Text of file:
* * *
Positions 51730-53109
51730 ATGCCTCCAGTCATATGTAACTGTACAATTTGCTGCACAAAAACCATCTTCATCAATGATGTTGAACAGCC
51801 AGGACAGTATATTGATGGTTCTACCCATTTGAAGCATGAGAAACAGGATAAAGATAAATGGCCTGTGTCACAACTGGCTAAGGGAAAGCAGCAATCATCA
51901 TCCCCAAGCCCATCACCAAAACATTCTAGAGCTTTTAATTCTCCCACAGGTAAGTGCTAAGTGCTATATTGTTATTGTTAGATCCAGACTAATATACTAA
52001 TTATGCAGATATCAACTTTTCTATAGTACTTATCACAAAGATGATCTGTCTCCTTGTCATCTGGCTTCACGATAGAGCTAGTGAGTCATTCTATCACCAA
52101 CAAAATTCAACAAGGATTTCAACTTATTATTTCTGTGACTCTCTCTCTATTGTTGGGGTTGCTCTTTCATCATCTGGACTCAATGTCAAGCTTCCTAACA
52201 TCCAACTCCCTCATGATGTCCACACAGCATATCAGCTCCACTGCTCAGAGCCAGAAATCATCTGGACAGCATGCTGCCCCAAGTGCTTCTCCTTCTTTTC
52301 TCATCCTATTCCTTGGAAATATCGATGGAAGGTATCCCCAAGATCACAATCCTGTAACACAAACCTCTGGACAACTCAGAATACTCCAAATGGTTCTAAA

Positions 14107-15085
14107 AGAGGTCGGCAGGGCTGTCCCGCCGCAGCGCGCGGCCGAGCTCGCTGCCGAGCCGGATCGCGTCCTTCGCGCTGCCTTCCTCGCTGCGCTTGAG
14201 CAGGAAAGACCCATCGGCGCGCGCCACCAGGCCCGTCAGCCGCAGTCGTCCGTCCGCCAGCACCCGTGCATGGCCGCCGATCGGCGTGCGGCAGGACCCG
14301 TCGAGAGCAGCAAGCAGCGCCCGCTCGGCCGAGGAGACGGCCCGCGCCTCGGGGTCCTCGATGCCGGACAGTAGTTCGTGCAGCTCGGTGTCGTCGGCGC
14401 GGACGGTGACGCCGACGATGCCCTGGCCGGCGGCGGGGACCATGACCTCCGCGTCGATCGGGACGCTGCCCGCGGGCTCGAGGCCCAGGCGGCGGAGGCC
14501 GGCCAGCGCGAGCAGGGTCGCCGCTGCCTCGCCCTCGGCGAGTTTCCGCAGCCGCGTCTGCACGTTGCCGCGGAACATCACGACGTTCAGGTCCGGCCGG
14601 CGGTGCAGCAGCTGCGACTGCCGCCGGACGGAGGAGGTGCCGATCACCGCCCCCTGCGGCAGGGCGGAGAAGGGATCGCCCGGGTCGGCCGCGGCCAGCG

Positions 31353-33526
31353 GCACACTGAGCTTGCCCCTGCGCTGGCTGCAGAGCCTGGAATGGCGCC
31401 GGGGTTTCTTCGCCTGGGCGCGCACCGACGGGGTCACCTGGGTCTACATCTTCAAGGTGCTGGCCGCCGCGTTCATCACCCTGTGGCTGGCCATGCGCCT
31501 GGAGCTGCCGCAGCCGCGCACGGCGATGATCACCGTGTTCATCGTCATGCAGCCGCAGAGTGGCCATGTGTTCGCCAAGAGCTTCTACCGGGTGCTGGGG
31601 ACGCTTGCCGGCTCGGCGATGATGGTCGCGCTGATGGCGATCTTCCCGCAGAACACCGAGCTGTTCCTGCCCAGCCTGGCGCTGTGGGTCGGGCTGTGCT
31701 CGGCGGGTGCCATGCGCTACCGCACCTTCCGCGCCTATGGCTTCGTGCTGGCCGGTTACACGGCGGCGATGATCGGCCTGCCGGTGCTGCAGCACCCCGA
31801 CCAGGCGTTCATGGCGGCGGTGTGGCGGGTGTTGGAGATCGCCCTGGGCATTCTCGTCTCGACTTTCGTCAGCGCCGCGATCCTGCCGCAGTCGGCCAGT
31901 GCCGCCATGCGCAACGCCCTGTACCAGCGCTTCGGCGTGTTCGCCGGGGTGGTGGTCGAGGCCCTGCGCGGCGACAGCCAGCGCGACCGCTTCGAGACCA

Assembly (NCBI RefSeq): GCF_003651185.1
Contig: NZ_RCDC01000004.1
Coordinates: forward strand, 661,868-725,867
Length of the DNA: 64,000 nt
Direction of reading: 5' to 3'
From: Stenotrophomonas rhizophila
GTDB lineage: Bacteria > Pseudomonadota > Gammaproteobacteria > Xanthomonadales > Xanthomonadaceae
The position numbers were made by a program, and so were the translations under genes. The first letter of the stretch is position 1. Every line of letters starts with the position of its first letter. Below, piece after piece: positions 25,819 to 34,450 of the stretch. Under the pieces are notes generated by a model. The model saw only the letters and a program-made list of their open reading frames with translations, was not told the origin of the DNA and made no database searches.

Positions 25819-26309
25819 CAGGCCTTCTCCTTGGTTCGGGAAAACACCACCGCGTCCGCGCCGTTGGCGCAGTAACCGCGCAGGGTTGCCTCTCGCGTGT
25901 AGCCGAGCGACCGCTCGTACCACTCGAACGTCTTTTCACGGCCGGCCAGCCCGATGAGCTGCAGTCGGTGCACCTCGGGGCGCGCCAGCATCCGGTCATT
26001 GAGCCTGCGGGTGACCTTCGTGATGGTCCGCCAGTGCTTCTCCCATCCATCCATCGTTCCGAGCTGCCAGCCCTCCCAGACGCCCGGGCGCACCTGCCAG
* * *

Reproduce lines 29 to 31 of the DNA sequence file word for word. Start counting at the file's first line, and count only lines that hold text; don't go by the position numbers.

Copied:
From: Stenotrophomonas rhizophila
GTDB lineage: Bacteria > Pseudomonadota > Gammaproteobacteria > Xanthomonadales > Xanthomonadaceae
The position numbers were made by a program, and so were the translations under genes. The first letter of the stretch is position 1. Every line of letters starts with the position of its first letter. Below, piece after piece: positions 25,819 to 34,450 of the stretch. Under the pieces are notes generated by a model. The model saw only the letters and a program-made list of their open reading frames with translations, was not told the origin of the DNA and made no database searches.